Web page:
Salaried Employees vs. Independent Sales Reps: Which Is Better?
There is no question that technology has fueled a global gig economy that enables freelancers and small business contractors to engage with enterprises of all sizes. While some businesses benefit from as-needed services from independent contractors and sales representatives, there are some downsides for both companies and contractors. Many businesses gravitate to traditional employer-employee relationships.
Full-time Employee vs. Independent Contractor
While salaried employees and independent contractors perform similar tasks for businesses, several distinct differences define their relationship to and interactions with the employer.
Please mind the ✅ – Benefits and ❌ – Risks connected with both* :
|Salaried Employees||Independent Contractors|
|✅ Long-term formal employment: Long-term engagement with defined job roles. An employee is hired to perform a specific ongoing role in a company and is given a job description that clearly defines the scope and nature of their work.||Temporary per-project employment: Short-term engagement. While some contractors work for the same company for years on end, their position in the company is fundamentally temporary. The employer is not legally bound to engage the contractor for a defined period of time beyond that agreed upon contractually. Tasks are often fragmented and short-term.|
|Taxes and contributions|
|✅ Employers are responsible for withholding a defined percentage of employee wages for federal and state taxes and for Medicare, Social Security, Worker’s Compensation, medical insurance, and other withholdings. They must issue IRS form W-2 to employees by the end of January of the previous year.||❌ Independent contractors are responsible for their own taxes, medical insurance, and other contributions. They must submit IRS form 1099-MISC with their tax returns detailing their year’s earnings and pay self-employment taxes directly to the government.|
|Control vs. Autonomy|
|✅ Employer control. An employer retains a high level of control over their salaried employees. They set tasks, monitor time, and oversee work completion. Time-tracking software may be used to ensure productivity. The employer defines decision-making and time management.||Personal autonomy. Contractors typically have less oversight than salaried employees and have more control over their time. While the employer may request specific tasks or projects to be completed, they have less control over how the contractor accomplishes the required work. Retain greater autonomy for time management and decision-making.|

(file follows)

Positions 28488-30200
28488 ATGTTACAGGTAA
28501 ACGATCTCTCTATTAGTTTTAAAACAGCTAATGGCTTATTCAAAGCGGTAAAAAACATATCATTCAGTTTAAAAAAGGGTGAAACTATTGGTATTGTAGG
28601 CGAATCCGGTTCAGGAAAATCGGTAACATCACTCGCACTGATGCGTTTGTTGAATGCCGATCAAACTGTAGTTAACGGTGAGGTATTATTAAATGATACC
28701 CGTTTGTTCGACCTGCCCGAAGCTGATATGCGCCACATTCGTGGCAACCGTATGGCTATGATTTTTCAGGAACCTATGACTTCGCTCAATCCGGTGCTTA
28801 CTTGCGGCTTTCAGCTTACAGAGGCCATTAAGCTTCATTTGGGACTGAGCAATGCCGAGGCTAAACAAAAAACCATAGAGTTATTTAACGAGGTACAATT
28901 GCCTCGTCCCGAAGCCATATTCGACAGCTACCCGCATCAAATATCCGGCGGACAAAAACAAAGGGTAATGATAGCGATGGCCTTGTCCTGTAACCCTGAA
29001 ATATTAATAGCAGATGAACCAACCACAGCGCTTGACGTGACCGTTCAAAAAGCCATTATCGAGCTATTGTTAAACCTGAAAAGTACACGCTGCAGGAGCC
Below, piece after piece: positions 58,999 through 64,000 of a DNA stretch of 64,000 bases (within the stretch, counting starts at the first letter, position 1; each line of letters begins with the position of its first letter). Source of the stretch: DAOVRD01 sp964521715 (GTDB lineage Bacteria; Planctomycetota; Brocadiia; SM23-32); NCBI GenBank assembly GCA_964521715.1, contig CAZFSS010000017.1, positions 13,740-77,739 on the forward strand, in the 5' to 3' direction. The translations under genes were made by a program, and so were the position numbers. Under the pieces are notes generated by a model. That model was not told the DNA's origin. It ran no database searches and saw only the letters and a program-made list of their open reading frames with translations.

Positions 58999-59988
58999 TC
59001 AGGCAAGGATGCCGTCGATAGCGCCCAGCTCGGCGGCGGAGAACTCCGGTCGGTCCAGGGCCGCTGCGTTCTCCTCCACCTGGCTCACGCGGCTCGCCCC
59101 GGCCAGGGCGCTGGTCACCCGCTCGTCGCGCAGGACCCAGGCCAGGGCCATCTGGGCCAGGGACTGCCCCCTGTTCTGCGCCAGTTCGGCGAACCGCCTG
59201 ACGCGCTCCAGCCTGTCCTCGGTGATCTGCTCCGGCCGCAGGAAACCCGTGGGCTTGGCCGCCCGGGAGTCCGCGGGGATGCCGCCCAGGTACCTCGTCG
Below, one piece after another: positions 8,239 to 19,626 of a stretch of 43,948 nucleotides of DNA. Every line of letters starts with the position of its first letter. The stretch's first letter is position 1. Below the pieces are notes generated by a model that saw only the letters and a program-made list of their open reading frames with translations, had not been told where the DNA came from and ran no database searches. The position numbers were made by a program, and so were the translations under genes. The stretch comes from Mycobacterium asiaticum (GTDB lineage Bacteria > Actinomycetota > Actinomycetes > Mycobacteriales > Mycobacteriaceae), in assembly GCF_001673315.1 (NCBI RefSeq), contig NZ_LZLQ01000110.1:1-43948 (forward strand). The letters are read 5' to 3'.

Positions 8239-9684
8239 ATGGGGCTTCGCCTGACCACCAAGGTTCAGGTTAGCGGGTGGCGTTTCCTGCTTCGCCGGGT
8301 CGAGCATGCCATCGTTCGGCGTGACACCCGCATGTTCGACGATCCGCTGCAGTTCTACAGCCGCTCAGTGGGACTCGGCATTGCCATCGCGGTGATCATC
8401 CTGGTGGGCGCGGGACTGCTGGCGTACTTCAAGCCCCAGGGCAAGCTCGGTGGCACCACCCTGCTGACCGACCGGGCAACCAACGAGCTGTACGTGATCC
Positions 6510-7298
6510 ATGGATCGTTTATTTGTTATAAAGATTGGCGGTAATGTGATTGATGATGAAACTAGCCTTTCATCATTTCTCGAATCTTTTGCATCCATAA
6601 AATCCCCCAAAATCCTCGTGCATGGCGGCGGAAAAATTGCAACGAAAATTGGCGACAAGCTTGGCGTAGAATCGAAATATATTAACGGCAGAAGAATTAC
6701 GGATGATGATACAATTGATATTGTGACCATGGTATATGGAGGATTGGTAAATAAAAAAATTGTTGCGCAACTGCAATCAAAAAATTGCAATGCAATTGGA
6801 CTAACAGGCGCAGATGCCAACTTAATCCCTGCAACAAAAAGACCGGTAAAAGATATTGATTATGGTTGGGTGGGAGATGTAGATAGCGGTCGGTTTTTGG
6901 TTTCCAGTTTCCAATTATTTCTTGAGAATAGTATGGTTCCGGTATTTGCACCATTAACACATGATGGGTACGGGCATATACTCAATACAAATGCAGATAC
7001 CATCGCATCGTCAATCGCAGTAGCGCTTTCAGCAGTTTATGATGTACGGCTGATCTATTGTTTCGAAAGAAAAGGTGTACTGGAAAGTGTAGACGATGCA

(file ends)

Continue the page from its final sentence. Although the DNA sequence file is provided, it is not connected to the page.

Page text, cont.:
|Intellectual Property Ownership|
|✅ Employer retains full IP rights for employee innovations: Employees who develop innovative solutions or work on creative projects cede ownership of their intellectual products to the employer.||❌ Contractor retains IP rights for innovations unless otherwise stipulated: Contractors rarely participate in a company’s production or creative endeavors. If a contractor is inspired while working for a company, they retain ownership of any innovations or creative works that arise as a result.|
|✅ Employee engagement. Employers expect salaried employees to commit fully to the business without conflicts of interest or divided loyalties. Employees may be prohibited from moonlighting with other companies.||❌ Limited commitment. While many contractors develop long-term relationships with the companies they serve, they are free to engage with other companies. They are not obligated to remain loyal to a single entity. A contractor is not a strategic member of a company’s team and makes minimal contributions to its long-term growth.|
|✅ Team mentality. Employees are expected to share and model the company’s values and commit to its mission. Key professionals become emissaries for the company in the public domain.|
|✅ Long-term compensation. In exchange for their loyalty and commitment to the company, employees are compensated with salaries, insurance benefits, retirement packages, opportunities for professional development, and other perks that make it beneficial to remain with the company long-term.||❌ Short-term compensation. Contractors are typically paid per project and do not enjoy the perks and benefits of full-time salaried employees. They are responsible for their own taxes, insurance, retirement funds, and professional growth.|